A VACCINE passport scheme for nightclubs and large venues in Scotland is set to be brought into force from the beginning of October.

The Scottish Government said the scheme will require a person seeking entry to certain venues and settings to show that they have been fully vaccinated.

It said certification provides a "targeted and proportionate" means to reduce risk while helping to keep venues open.

The scheme is also expected to boost uptake, particularly among the young.

MSPs will vote on the plans today. 

The Tories, Liberal Democrats and Labour have all said they will oppose the scheme, however it is still likely to pass with support from the Greens, despite the party's leadership previously raising concerns.

The Greens recently entered into a power-sharing deal with the SNP.

Dozens of anti-vaccine protesters were outside the Scottish Parliament this morning with placards, whistles and bells. Chants included "no vaccine passports".

A new paper outlining the plans says under 18s will be exempted, although this is likely to be reduced to under 16s once the vaccine programme has been further rolled out.

Participants in vaccine trials, those unable to be vaccinated for medical reasons and employees at venues within the scope of the scheme will also be exempted.

The passports will apply to nightclubs, sexual entertainment venues, live unseated indoor events of 500 people or more, live outdoor unseated events with more than 4,000 in the audience and all events with more than 10,000 attending.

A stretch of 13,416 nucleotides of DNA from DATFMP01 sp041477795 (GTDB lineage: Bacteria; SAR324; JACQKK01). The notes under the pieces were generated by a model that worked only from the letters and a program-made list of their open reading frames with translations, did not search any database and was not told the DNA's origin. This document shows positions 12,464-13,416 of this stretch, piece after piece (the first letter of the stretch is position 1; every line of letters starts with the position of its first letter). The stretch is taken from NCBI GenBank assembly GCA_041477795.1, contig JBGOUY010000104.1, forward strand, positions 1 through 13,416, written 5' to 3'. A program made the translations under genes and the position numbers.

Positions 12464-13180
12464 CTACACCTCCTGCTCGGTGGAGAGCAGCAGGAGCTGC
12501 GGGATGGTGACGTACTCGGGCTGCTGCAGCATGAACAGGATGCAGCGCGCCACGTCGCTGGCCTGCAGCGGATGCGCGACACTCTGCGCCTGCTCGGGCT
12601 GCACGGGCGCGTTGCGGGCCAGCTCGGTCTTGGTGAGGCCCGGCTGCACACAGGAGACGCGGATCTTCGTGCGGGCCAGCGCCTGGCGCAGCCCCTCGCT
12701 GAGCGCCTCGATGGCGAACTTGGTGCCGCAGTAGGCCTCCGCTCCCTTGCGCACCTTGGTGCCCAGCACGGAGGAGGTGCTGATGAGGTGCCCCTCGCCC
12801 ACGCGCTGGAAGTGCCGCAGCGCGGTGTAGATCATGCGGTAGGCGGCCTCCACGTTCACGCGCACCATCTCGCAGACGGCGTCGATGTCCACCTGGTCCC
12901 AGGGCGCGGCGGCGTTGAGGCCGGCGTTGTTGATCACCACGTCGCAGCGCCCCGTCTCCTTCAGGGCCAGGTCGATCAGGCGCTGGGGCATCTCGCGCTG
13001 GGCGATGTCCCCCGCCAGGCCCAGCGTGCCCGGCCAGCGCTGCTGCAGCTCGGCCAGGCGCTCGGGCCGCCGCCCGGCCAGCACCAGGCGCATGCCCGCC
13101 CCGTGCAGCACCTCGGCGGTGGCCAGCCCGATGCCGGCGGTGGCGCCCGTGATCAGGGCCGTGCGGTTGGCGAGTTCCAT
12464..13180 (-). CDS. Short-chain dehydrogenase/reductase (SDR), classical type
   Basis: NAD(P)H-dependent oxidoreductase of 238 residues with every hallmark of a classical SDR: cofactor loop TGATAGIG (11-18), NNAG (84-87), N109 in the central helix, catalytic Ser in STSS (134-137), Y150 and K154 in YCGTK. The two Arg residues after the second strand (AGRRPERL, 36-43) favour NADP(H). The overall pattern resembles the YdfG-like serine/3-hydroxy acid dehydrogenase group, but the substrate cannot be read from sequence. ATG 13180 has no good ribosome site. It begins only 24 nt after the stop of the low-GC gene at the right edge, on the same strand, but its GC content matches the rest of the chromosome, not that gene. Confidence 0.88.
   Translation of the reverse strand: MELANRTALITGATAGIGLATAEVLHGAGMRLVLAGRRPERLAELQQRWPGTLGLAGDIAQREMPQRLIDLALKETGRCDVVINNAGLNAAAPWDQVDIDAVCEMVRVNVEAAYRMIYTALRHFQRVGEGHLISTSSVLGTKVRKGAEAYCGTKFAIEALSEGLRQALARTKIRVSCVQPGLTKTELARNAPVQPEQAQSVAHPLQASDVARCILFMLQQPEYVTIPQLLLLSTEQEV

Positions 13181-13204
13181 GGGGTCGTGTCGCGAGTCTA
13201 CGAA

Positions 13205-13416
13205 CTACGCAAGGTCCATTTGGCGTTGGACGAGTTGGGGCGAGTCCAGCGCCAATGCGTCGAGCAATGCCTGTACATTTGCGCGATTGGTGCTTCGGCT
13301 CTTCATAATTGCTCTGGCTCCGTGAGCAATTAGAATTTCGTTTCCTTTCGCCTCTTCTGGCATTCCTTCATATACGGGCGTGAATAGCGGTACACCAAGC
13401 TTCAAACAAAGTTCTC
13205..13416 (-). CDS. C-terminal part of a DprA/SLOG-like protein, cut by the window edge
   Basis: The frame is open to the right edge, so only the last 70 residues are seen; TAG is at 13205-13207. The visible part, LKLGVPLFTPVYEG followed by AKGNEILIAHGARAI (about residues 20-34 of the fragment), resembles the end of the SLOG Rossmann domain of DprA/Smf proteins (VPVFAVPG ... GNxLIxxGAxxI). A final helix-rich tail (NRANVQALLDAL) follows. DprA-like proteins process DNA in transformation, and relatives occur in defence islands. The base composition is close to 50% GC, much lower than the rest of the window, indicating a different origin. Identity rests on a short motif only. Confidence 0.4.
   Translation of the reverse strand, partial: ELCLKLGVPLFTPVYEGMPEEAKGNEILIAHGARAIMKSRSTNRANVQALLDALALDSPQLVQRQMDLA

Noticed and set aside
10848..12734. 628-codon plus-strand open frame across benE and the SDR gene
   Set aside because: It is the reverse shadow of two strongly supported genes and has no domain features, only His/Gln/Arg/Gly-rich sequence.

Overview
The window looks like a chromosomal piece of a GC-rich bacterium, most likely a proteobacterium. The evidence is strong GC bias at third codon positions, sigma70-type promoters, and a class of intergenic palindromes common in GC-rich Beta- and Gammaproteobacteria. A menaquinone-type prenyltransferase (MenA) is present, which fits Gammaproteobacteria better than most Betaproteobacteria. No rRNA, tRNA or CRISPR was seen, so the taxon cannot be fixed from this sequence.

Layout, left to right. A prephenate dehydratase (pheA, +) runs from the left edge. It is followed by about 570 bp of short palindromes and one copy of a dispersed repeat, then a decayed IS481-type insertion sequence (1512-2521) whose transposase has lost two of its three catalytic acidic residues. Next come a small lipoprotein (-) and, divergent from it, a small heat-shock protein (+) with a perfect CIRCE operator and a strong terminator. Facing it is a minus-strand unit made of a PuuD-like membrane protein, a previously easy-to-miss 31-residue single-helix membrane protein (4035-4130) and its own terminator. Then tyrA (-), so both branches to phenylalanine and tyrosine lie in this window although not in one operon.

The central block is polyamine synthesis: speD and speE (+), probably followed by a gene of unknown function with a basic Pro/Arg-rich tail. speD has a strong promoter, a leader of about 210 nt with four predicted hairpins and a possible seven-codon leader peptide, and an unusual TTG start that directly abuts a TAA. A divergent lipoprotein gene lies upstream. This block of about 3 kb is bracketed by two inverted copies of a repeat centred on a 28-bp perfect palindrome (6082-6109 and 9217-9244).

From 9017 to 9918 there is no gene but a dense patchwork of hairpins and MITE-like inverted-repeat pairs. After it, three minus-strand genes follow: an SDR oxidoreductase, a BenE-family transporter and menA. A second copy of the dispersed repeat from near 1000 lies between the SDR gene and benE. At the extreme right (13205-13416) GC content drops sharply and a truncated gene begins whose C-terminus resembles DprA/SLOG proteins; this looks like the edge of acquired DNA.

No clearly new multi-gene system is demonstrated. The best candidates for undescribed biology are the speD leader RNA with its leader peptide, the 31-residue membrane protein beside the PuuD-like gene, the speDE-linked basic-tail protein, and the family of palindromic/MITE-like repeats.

However, the Scottish Government is still working to finalise a definition of "nightclubs".

The new paper says: "We intend the scheme to be ready to go live on October 1, 2021. 

"This will give businesses time to prepare and more people to get vaccinated. 

"It will also mean the scheme being introduced at the same time as the permanent digital solution for vaccination certification."

It says Covid case numbers "remain high and the winter period ahead will pose significant challenges of increased transmission and related pressure on the NHS."

It adds: "Action is therefore needed across all sectors to ensure compliance with baseline Covid mitigations, and it is vital to consider further targeted and proportionate measures that can reduce risk further. Vaccine certification is one such measure."

The paper argues a vaccine passport scheme "will aid us in reducing the rate and impact of transmission".

It adds: "Research evidence indicates that being vaccinated reduces the risk that a person will become infected with the virus, and likely further reduces their risk of transmitting coronavirus

"Ensuring only those who are vaccinated attend higher risk venues and events therefore directly reduces the risk of transmission."

The new scheme will work through QR codes. 

From September 30, Scots will be able to access the NHS Scotland Covid Status app. 

This will include a person’s vaccination record in line with the requirements for international travel. The app screen shows a QR code for each vaccination.

Those unable to use the app will be able to request a "secure un-editable paper record of vaccination, with enhanced security features such as thermodynamic ink to prevent forgery". This will also have a QR code.